Interviewer: does rm free the file space after deleting it?

From: programming Pearl

In Linux, have you ever naively thought that when you delete a file with rm, the occupied space will be released? Things may not always go as expected.

Generate a random content file of specified size

Let's take a look at the current space size of each mounted Directory:

$ df -h
/dev/sda11      454M  280M  147M  66% /boot

I have selected one of the result displays here (you can select any mounting directory), and then prepare to generate a file under /boot.

First, we generate a file of 50M size:

$ dd if=/dev/urandom of=/boot/test.txt bs=50M count=1

So far, we have generated a file with a size of 50M. Let's look at the boot:

$ df -h
/dev/sda11      454M  312M  115M  74% /boot

Here, you don't need to worry about how much more there are. You just need to pay attention to the increase in the number of files under /boot.

Test procedure:

int main(void)
{    FILE *fp = NULL;   
fp = fopen("/boot/test.txt", "rw+");   
if(NULL == fp)    
perror("open file failed");   
return -1;   
//do nothing       sleep(1);   
return 0;

As for the program itself, it doesn't really do anything. It just opens a file and keeps cycling. Compile and run:

$ gcc -o openFile openFile.c
$ ./openFile

Open another window and delete test Txt:

$ rm /boot/test.txt

Take another look at the boot space:

$ df -h
dev/sda11      454M  312M  115M  74% /boot

Eh? How come the space size hasn't changed at all!! Did Mingming delete it with rm?

Let's stop the openFile program and see:

$$ df -h
/dev/sda11      454M  280M  147M  66% /boot

Darling, the space will be released immediately, that is, our files will be deleted as expected.

When will a file be deleted?

In fact, unlink deletion can be called only when the reference count of a file is 0 (including the number of hard links). As long as it is not 0, it will not be deleted. The so-called deletion is just the deletion of the link from the file name to the inode. As long as the new data is not rewritten, the block data blocks on the disk will not be deleted. Therefore, you will see that even if the deleted database runs away, some data can be recovered. In other words, when a program opens a file (obtains the file descriptor), its reference count will be +1. Although rm seems to delete the file, it will actually reduce the reference count by 1. However, since the reference count is not 0, the file will not be deleted.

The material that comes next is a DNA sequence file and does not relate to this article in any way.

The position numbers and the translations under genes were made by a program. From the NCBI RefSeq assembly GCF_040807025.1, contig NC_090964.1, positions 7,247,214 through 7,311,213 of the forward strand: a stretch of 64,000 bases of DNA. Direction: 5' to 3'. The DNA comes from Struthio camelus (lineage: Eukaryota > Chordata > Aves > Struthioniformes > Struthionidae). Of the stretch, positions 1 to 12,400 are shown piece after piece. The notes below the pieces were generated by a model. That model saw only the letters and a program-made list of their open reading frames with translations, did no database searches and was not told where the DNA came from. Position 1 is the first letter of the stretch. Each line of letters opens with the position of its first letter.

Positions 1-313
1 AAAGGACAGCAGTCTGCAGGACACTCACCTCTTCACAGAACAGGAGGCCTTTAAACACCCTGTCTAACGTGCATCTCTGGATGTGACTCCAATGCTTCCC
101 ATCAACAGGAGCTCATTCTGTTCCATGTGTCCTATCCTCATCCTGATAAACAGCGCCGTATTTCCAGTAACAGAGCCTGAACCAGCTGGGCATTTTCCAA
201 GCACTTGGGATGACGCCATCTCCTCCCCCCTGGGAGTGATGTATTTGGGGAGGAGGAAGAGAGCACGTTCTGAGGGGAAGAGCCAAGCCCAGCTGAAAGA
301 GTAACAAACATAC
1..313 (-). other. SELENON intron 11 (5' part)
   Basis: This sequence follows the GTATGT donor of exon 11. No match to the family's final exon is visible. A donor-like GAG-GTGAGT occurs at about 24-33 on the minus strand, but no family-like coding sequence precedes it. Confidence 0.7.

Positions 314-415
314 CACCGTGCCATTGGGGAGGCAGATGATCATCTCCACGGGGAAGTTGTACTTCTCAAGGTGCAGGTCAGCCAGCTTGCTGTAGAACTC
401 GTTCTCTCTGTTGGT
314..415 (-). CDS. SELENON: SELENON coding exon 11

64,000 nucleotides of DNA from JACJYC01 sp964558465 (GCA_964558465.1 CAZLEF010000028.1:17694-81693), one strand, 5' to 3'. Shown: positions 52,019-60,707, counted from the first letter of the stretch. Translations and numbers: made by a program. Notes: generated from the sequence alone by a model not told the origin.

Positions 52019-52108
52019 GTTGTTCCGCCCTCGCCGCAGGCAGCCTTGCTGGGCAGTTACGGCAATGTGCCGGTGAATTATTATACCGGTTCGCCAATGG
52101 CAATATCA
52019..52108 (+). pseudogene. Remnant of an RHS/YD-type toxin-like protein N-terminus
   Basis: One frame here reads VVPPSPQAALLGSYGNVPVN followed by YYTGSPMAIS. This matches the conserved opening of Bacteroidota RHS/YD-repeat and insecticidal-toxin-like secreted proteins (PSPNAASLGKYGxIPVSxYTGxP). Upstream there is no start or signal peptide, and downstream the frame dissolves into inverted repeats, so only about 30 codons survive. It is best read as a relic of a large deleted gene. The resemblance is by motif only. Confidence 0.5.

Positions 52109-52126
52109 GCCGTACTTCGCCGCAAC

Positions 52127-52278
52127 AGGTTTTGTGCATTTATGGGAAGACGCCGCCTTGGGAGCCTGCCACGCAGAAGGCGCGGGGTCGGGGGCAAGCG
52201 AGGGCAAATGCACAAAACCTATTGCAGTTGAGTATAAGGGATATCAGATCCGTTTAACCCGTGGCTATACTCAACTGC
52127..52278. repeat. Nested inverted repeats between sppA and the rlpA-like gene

struct inode {
struct hlist_node   i_hash; /* hash Pointer to linked list*/
struct list_head    i_list; /* backing dev IO list */
struct list_head    i_sb_list; /* inode linked list of super block*/
struct list_head    i_dentry; /* Directory item object linked header referencing inode*/
unsigned long    i_ino; /* Inode number*/
atomic_t         i_count; /* Reference count*/
unsigned int     i_nlink; /* Number of hard links*/

There are many details about it (for example, the number of hard links will also affect whether the file is deleted), which will not be expanded here.

How to free the space occupied by deleted files?

As for release, you can restart the process of opening the file. But is there any way to find out which files were deleted, but still opened by some process?

Nature has its way:

$ lsof |grep deleted

The files marked as deleted are such files.

In fact, in the previous example, we can also easily observe (the openFile program runs, and the test.txt file is deleted):

$ ls -al /proc/`pidof openFile`/fdtotal 0
lrwx------ 1 root root 64 5 month   4 09:27 0 -> /dev/pts/25
lrwx------ 1 root root 64 5 month   4 09:27 1 -> /dev/pts/25
lrwx------ 1 root root 64 5 month   4 09:27 2 -> /dev/pts/25
lrwx------ 1 root root 64 5 month   4 09:27 3 -> /boot/test.txt (deleted)

See, test Txt followed by the word deleted.

Since we have said that the file has not been deleted in this case, can it be restored? It can actually be read.


In fact, when such files are deleted, they often appear in the program's log files. Maybe you have a scheduled task to clean up the log files generated by the program. However, if the program itself forgets to close the handle, the disk space will not be released. In the end, you think that all the files have been deleted, but the disk is still occupied. Therefore, make it a good habit to close the file descriptor after opening the file and when not in use.

If you find that Mingming has deleted a large number of files, but the space has not returned to normal, you might as well see if there are programs to open these files.

Tags: Linux Operation & Maintenance CentOS Programmer

Posted by Fergusfer on Wed, 01 Jun 2022 12:28:31 +0530